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Slip and fall accidents are an unfortunately common yet often preventable when property owners take proper precautions. Despite the knowledge that one needs to protect visitors on property from known dangers or foreseeable harms, our attorneys frequently file lawsuits involving slip and fall accidents on behalf of injured clients.

Premises liability tort law surrounds the rule that landowners are liable for the injuries of visitors or customers (legal invitees) suffered on the property, and that landowners have a legal duty to make the premises safe, warn of dangers, and immediately fix and remedy known dangers. Also, this legal duty is not new but has been knowledge to landowners since the middle of the 20th century. The legal standard for negligence and premises liability comes from a federal case from 1947 called United States v. Carroll Towing Co. Judge Learned Hand created the famous standard and balancing test of negligence in this case, known as the “BPL Test,” in which a landowner must weigh the burden (B) to fix a known danger on the land, the probability (P) that injury will occur, and the actual injury that occurs (L). This algebraic formula measures liability: If B is less than L multiplied by P (ex: B < PL). In this balancing test, if a landowner's burden is less than the cost of injury and the probability of an injury's occurrence, then the landowner has not met the legal standard of care owed to invitees. For example, a pot hole in a parking lot, or a cracked tire is a much lesser burden to repair than the ultimate cost and probability of someone falling from the known danger.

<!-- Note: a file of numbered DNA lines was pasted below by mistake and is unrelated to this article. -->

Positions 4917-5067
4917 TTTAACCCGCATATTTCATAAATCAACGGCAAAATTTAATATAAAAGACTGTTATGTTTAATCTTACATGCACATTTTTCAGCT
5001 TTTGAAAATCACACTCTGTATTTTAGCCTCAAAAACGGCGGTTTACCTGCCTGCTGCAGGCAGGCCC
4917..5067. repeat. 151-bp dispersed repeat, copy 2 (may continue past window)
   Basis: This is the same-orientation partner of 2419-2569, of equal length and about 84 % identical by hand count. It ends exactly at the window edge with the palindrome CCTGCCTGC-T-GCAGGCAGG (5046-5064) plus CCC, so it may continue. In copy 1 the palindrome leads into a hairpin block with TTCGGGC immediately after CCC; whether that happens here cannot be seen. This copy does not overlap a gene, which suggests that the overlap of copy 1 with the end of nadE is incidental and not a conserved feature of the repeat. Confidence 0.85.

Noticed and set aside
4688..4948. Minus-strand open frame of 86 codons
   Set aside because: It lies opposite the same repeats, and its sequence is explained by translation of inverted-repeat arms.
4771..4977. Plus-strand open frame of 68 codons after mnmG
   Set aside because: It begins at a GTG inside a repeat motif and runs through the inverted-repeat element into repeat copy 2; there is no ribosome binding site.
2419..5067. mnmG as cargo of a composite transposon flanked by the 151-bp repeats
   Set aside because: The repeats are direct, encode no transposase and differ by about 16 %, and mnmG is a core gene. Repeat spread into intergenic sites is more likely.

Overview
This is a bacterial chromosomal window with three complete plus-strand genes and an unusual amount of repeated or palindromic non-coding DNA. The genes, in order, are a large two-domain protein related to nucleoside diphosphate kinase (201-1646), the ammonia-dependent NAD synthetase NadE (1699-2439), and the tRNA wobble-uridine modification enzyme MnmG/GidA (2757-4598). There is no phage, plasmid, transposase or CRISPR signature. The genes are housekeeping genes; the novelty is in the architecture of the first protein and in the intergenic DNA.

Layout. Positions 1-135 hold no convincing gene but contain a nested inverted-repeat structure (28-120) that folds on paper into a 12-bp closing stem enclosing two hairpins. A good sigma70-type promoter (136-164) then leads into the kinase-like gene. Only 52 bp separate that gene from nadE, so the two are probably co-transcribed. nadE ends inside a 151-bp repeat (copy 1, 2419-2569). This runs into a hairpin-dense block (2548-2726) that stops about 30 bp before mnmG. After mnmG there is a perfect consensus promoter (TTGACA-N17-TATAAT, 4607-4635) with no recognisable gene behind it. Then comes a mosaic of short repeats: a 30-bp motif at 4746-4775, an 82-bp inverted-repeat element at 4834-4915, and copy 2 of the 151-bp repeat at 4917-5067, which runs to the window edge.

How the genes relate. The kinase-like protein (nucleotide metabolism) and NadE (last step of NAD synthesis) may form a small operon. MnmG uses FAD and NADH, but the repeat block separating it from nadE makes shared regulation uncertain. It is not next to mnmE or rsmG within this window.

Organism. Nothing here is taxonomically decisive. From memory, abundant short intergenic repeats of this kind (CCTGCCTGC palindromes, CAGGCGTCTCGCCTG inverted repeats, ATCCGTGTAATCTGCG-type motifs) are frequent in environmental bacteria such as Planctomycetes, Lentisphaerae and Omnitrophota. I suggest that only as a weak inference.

According to recent reports by the Cook County Record, a suburban bar is being sued for allegedly breaching this legal duty of care and causing a slip and fall injury. The Cook County bar, Celtic Corner, is the subject of a lawsuit after a man suffered injuries after falling over a board in the bar. The victim tripped and fell down in the walkway of the bar in Elmwood Park. According to the claims, bar patrons were playing a game in which a board with a hole is propped up on the ground, and he alleges that the board was left sitting after a game, which caused his fall.